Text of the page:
An Echo Press Editorial: Don't be a victim of baby formula scams
By the Echo Press Editorial Board
On June 1, the Echo Press printed a story about the nationwide shortage of baby formula and how local health leaders are warning parents not to make their own formula because there's a risk that it could contain unsafe ratios of minerals and proteins.
Now there is something else parents need to know about during the shortage – scammers.
The Better Business Bureau reported last week that anytime there is an item in high demand, fraudsters find a way to take advantage of those in need. The bureau is warning families to be cautious when buying formula online.
Although the U.S. Food and Drug Administration announced it is taking proactive measures to increase supply to help ease the shortage, many families are still in need, the bureau said.
Parents should be particularly careful about buying formula online. Here’s how the scam works, according to the bureau: An ad, post, or social media group posts they have baby formula available. The buyer contacts the seller via chat or direct message, showing photos of the cans available. The buyer makes a payment through a peer-to-peer platform such as PayPal (a BBB Accredited Business) or Venmo (a BBB Accredited Business), but the formula never arrives.
There are measures parents can take to avoid the scam. Here are some danger signs to watch out for:
- Positive reviews on the website that have been copied from honest sites or created by scammers. Be aware, some review websites claim to be independent but are funded by scammers. Check BBB.org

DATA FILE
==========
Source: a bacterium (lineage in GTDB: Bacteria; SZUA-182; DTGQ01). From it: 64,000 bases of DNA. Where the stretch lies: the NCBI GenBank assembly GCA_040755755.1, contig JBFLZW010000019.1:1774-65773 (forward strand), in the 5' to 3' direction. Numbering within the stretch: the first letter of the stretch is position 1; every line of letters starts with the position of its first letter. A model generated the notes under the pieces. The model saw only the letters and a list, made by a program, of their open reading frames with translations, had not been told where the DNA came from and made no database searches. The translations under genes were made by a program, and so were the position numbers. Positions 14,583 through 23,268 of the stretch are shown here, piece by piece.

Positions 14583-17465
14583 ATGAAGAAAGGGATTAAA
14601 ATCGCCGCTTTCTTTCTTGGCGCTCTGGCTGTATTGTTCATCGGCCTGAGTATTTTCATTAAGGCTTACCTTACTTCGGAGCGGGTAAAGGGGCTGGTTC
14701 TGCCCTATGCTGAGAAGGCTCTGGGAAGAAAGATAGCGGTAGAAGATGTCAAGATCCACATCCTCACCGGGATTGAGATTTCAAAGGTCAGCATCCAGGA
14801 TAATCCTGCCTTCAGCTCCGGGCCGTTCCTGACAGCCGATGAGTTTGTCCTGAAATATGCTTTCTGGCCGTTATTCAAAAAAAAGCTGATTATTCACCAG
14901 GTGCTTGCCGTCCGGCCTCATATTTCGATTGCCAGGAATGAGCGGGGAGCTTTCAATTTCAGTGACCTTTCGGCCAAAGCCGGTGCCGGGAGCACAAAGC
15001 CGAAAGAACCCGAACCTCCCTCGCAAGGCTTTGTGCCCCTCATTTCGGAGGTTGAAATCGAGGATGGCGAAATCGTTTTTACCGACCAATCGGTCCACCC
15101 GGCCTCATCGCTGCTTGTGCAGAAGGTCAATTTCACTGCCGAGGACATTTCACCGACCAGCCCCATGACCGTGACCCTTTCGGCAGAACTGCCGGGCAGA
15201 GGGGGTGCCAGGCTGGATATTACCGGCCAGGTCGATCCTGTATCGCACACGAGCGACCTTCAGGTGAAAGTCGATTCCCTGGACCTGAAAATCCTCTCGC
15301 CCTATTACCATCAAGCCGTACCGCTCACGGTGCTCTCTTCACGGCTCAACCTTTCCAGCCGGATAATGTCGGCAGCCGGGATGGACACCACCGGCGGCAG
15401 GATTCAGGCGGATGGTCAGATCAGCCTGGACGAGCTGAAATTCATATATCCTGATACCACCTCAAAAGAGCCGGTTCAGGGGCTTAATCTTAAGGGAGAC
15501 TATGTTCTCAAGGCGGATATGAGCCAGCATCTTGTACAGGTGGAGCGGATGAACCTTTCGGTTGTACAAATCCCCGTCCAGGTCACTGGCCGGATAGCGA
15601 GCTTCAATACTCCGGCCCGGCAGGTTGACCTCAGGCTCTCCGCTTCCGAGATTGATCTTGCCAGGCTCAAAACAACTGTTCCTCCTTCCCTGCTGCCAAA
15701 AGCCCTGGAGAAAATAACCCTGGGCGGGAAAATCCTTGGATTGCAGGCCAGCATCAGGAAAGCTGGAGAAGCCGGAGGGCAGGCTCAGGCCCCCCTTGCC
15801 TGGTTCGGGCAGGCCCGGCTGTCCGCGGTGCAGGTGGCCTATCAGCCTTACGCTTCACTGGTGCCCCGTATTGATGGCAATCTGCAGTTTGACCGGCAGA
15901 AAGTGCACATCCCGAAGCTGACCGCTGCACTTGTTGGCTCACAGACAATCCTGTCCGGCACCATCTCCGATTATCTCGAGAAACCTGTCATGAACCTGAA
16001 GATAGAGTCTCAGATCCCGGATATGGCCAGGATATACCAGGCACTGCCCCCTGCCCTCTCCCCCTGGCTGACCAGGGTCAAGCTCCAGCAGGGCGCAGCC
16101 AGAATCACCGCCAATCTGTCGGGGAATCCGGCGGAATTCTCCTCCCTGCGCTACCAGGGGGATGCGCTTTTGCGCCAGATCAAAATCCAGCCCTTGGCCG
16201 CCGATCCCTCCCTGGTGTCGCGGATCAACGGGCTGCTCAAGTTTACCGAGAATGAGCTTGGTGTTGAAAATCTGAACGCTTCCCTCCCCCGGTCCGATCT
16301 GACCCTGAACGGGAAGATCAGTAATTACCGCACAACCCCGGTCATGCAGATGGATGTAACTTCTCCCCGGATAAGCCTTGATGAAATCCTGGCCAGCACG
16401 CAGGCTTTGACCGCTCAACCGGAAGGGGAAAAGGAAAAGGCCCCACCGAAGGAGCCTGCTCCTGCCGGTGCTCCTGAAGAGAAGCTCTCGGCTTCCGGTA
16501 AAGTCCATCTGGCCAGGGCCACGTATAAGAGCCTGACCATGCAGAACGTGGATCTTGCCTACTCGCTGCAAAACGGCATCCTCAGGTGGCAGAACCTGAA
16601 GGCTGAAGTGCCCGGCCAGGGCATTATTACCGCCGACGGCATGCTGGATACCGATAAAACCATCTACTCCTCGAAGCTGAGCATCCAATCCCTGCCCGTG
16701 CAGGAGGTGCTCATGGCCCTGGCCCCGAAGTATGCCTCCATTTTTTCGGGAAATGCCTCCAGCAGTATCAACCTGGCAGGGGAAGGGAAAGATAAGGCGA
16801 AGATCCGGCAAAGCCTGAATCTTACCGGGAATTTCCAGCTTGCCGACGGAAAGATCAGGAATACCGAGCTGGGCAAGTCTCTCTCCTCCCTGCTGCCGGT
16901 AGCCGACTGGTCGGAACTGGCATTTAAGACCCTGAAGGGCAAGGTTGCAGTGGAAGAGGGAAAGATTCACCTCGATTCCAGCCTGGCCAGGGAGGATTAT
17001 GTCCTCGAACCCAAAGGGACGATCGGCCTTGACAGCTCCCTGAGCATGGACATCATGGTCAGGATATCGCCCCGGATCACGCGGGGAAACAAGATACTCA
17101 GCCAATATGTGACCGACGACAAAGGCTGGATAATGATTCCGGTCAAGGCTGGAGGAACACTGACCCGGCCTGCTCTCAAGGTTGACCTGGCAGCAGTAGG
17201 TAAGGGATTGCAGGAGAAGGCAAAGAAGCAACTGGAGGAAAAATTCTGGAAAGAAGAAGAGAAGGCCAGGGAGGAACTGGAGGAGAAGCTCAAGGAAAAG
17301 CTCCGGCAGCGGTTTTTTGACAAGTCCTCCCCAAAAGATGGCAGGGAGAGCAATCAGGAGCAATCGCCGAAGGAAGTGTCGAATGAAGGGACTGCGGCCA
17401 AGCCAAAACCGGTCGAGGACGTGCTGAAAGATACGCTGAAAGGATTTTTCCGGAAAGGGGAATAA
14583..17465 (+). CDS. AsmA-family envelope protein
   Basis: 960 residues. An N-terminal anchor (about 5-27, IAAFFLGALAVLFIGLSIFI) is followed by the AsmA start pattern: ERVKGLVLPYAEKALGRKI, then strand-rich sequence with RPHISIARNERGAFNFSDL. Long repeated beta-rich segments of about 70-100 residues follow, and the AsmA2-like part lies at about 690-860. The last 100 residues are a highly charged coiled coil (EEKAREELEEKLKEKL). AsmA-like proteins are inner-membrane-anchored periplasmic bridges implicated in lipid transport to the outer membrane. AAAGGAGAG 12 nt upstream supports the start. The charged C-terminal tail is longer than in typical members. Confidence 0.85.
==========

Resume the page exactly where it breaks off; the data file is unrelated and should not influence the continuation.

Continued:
- No indication of a brick-and-mortar address or the address shows on a Google map as a parking lot, residence, or unrelated business than what is listed on the website.
- Misspellings, grammatical errors, or other descriptive language that is inconsistent with the product.
- The seller advertises on a social media site and is communicative until the payment is made. Once the payment clears, they are unreachable.
Parents should thoroughly check out the website before making a purchase. Here are more tips from the bureau:
- Visit BBB.org to check a business’s rating and BBB accreditation status. Impostors have been known to copy the BBB seal. If it is real, clicking on the seal will lead to the company’s BBB profile on BBB.org - check the domain of the URL.
- Conduct an internet search with the company name and the word “scam.” This may locate other complaints about the site.
- Make a note of the website where the order is placed. Take a screenshot of the item ordered, in case the website disappears, or a different item is received in the mail than what was advertised.
- Credit cards often provide more protection against fraud than other payment methods.
- Think before you click. Be especially cautious about email solicitations and online ads on social media sites.
Lastly, parents can help stop scammers in their tracks by reporting their suspicions. Report suspected online shopping fraud to:
- Better Business Bureau – file a complaint at BBB.org or report a scam at BBB.org/scamtracker.
- Federal Trade Commission – file a complaint at reportfraud.ftc.gov or call 877-FTC-Help.
- National Intellectual Property Rights Coordination Center – report intellectual property and counterfeiting violations to iprcenter.gov/referral/view.
- Internet Crime Complaint Center ) – file a complaint at ic3.gov/complaint.
- Facebook – report ads that violate Facebook’s policies by clicking the *** next to an ad to go to facebook.com/business/help.
- Instagram - report copyright infringement or other policy violations at help.instagram.com.
- Amazon – report suspicious activities and webpages at Amazon.com.
- Google – report scams at Google.com.
- PayPal - call (888) 221-1161 to speak with a live person instead of using an automated system if you receive an item that is not as advertised.
- Credit card company – call the phone number on the back of the credit card to report the fraud and request a refund.